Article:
MediaAct Interview: Colin Porlezza

March 29, 2010 • Ethics and Quality • by

Interview with Colin Porlezza, communications researcher at the Università della Svizzera italiana and EJO collaborator.

Q: Are there successful examples of media accountability in Switzerland?

It depends on what one understands as a successful example. Is the existence of a press council already a success – although it has only limited possibilities to impose a sanction? Or can one regard the existence of ombudsmen as positive, even though they are hardly present in public? The infrastructure of journalistic quality management is relatively broad and consistent in Switzerland.  A quite successful example is the way TV and radio licenses are allocated – certain quality standards are prerequisites to receiving one. Furthermore, the quality awareness seems to be in general quite high in Switzerland, although this can’t replace concrete quality management. Another current and promising example of quality management is certainly the revival of media journalism on the Internet. While it is slowly but surely becoming extinct in the “old” media, it is experiencing – thanks to several “watchdogs,” or better, “watchblogs” – an Indian summer online.

Q: Do you believe there should be a new ethical code specifically for online journalism?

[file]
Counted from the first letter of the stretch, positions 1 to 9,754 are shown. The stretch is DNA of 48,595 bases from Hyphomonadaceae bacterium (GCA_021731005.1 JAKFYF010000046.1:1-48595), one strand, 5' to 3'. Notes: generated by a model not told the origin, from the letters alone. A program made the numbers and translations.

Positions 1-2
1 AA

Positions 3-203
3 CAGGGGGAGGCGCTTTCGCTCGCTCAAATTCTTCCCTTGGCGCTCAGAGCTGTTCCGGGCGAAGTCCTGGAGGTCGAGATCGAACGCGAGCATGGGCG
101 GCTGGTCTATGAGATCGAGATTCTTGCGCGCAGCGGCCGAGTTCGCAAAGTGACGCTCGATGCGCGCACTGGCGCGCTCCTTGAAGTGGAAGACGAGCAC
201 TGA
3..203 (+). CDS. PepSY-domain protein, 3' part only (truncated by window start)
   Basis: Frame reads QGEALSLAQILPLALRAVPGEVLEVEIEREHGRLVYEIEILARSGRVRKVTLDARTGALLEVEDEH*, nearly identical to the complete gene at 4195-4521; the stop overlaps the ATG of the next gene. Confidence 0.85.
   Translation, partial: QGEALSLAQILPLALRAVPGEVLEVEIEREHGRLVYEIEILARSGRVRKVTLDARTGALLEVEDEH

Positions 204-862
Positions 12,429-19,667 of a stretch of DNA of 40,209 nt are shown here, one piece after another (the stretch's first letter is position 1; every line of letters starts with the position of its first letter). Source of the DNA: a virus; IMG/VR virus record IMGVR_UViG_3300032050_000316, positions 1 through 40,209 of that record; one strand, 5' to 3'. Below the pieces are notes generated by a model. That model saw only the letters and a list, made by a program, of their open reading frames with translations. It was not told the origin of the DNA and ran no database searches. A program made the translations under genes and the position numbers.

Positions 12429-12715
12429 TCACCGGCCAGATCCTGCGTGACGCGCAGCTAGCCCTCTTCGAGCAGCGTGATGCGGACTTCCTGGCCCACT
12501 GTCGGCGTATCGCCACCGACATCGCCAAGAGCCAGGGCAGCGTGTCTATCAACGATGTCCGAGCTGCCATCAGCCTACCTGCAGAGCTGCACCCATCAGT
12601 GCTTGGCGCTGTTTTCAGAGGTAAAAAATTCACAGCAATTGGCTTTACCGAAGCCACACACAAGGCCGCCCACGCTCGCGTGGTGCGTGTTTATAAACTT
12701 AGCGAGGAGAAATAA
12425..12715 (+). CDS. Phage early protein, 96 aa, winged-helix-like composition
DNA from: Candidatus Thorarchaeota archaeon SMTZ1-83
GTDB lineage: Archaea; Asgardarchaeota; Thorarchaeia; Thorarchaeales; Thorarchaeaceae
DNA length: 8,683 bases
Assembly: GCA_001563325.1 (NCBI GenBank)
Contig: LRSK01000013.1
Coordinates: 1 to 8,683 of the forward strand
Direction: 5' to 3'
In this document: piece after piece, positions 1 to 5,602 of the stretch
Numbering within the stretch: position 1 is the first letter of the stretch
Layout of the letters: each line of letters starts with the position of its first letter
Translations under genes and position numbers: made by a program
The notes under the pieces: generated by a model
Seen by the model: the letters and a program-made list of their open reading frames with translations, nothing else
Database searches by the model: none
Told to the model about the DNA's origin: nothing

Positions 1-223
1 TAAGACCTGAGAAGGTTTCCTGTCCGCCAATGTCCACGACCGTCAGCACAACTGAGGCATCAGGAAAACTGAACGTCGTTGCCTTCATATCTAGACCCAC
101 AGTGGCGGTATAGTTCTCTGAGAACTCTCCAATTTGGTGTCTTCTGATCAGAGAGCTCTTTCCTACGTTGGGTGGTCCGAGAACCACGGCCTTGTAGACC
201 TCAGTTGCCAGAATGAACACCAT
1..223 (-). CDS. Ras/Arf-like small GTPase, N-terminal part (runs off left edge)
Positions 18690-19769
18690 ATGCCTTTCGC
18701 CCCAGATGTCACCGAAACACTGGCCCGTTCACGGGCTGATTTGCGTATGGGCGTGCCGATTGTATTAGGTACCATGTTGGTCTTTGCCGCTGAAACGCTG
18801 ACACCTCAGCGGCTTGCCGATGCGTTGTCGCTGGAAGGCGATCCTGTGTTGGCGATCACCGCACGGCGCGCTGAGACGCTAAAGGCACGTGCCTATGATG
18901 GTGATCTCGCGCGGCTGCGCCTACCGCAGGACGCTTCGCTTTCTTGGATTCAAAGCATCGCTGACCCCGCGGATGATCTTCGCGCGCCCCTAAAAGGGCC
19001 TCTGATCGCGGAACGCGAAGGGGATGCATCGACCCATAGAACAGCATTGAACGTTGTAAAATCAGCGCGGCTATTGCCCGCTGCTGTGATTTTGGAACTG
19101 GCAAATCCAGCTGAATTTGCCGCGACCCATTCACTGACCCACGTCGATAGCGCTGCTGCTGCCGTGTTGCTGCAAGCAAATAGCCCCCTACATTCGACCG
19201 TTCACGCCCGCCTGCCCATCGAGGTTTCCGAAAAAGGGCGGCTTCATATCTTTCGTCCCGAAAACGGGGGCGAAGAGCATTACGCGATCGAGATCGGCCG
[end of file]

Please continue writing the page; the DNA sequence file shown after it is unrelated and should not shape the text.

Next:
The Swiss Press Council examined this question in the year 2000 and decided that the ethical code for traditional journalism should be applied online. Also, on the Internet journalistic content and advertisement should be clearly separated, and commercial links should be made transparent. It is a problem, however, that the Internet is global and can be used everywhere.

National ethical codes have a limited reach unless they are cooperating internationally which in my opinion wouldn’t be easy to manage. It is becoming more and more difficult to differentiate between journalistic and alternative products such as blogs on the Internet and thus difficult to implement an ethical code for online journalism.

Q: What has been one of the most important innovations in Swiss journalism in the recent past?

One of the most important innovations in journalism in Switzerland is optimized cooperation from print and online media. Although there is still room for improvement, most newspaper companies have stopped copying and pasting their articles from the newspaper to the website. Many newsrooms have integrated “news desks” that have valorized the online departments. Besides, the continuously growing online community provides a freshness in the media landscape. The often inventive contributions also reveal some interests and non-transparent interdependencies in the media industry that would otherwise remain covert.

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